2014-08-29 / Front Page

New year, new challenges

By Alex Acquisto
Staff Writer

Next week: Middle School of the Kennebunks, Consolidated School, Mildred L. Day School and Kennebunk Elementary School.

Change is afoot in Regional School Unit 21 as the start of school approaches rapidly.

A major goal across the district, said Superintendent Kevin Crowley, is to “Guide the work of our district to meet the state requirements for awarding proficiency-based diplomas to the class of 2019.”

As the district strives to meet this goal, “The central administration will meet with the middle and high school administrative teams to ascertain progress to date and plan for piloting the program during the 2014-15 school year.”

Crowley and Assistant Superintendent Katie Hawes plan to “create an action plan to ensure completion of the pilot (program) by July 1, 2015 and prepare for full implementation during the 2015-16 school year,” Crowley said. “Additionally, we will meet with the Instructional Administrative Team to ascertain the position of this work in RSU 21 relative to the six options for extension provided by the Maine Commissioner of Education.”

Coupled with the implementation of the proficiency-based diplomas, Crowley and Hawes will oversee the implementation of an “educator evaluation protocol” that meets state standards.

“We also plan to provide a program review to the board of directors on our final protocols and systems for both the Teacher and Principal Effectiveness pilots,” Crowley said.

A significant focus for Crowley and Hawes will be the Mildred L. Day School, Kennebunk High School and Kennebunkport Consolidated School building renovation projects.

“We will coordinate a multi-faceted information campaign to provide the voters with factual information about each project so they can make the bestinformed decision,” Crowley said. Several schools in the district reported increased student enrollment for the 2015-2016 school year.

At Kennebunk High School, Principal Sue Cressey reported that enrollment has gone from 672 in June to 690 and climbing.

The high school will have four foreign tuition students from China and three exchange students from Sweden, the Czech Republic and Spain.

The district adopted a one-to-one technology initiative late last year, meaning each high school student will receive a Google Chromebook on loan from the district.

“Chromebooks will be issued the third week of school, after students have signed for them and paid a $20 deposit,” Cressey said.

Also being launched this year at the high school is an alternative education program for girls. “They will collaborate with the boys’ program at times, and, at other times, the girls will work on their own projects,” Cressey said.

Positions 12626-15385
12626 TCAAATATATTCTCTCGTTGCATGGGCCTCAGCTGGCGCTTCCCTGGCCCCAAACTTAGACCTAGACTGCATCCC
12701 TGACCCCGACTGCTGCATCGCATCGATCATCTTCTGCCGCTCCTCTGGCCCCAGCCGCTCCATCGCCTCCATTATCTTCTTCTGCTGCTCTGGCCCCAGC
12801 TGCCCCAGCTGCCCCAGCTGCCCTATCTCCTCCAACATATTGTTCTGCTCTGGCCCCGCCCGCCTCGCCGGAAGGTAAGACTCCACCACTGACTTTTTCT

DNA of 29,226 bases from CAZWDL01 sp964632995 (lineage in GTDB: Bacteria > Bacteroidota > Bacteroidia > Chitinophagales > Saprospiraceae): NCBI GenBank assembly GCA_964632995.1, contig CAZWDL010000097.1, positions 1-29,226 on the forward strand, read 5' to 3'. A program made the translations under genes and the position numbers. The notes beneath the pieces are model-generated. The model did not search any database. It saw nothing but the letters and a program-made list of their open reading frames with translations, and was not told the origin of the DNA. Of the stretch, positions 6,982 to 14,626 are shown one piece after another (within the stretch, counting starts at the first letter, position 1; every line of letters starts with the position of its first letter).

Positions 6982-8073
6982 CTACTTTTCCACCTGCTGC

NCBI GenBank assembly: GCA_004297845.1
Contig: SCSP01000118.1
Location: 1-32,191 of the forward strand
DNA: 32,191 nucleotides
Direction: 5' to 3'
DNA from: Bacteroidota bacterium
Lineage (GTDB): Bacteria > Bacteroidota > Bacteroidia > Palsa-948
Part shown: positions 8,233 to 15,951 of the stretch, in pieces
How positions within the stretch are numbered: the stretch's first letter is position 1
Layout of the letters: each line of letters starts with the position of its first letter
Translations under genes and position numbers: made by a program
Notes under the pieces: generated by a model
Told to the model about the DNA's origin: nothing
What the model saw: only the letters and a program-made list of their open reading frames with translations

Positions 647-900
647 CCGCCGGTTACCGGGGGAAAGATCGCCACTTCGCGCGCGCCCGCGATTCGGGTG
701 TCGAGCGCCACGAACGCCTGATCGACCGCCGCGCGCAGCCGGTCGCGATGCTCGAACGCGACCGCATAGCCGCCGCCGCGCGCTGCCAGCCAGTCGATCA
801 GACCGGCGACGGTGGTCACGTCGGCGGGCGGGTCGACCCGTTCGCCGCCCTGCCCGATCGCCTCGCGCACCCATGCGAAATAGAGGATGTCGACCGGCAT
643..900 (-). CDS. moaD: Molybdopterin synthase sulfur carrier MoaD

In the curriculum vein, a new calculusbased physics class is being added this year as part of the science, technology, engineering and math (STEM) program.

In addition, “The faculty will continue to align the curriculum with Common Core and subject-specific standards,” Cressey said. Teachers have “worked hard to develop common assessments which will ensure alignment among courses in the same subject areas and give students the skills needed to succeed in the 21st century.”

At Sea Road, students will enter an upgraded facility on their first day of school. Throughout the summer, said Principal Steve Marquis, “We’ve had improvements with our roof and flooring, as well as just general upkeep. Our facilities department has done a tremendous job of ensuring our school is in tip-top shape for the arrival of students.”

Sea Road is also experiencing an influx of students, Marquis said. Enrollment is at nearly 270, a net increase of about 15 students. “That’s right up with the largest groups that have come to Sea Road,” Marquis said. Some new students are from Maine, but a number of students are joining the school from out of state.

“As far as what we’re going to work on in the coming year, at the heart of what we’re going to do will remain the same,” Marquis said. “It’s important to help kids developmentally in all areas across the curriculum. We will do a lot of work continuing on in the culture of literacy.”

“We’re also going to have a strong refocus on developing writing skills as well: improving literacy in reading as well as writing,” Marquis said.

“I firmly believe one of many reasons that the district works is a strong adherence to what works in the classroom.

“At the end of the day what makes our school and district special is really trying to support the whole child (by) participating in things that gets kids excited about coming to school every day in addition to curriculum.”

The first day of school for students in grades one through nine is Tuesday, Sept. 2. The first day of school for sophomores, juniors and seniors is Wednesday, Sept. 3.

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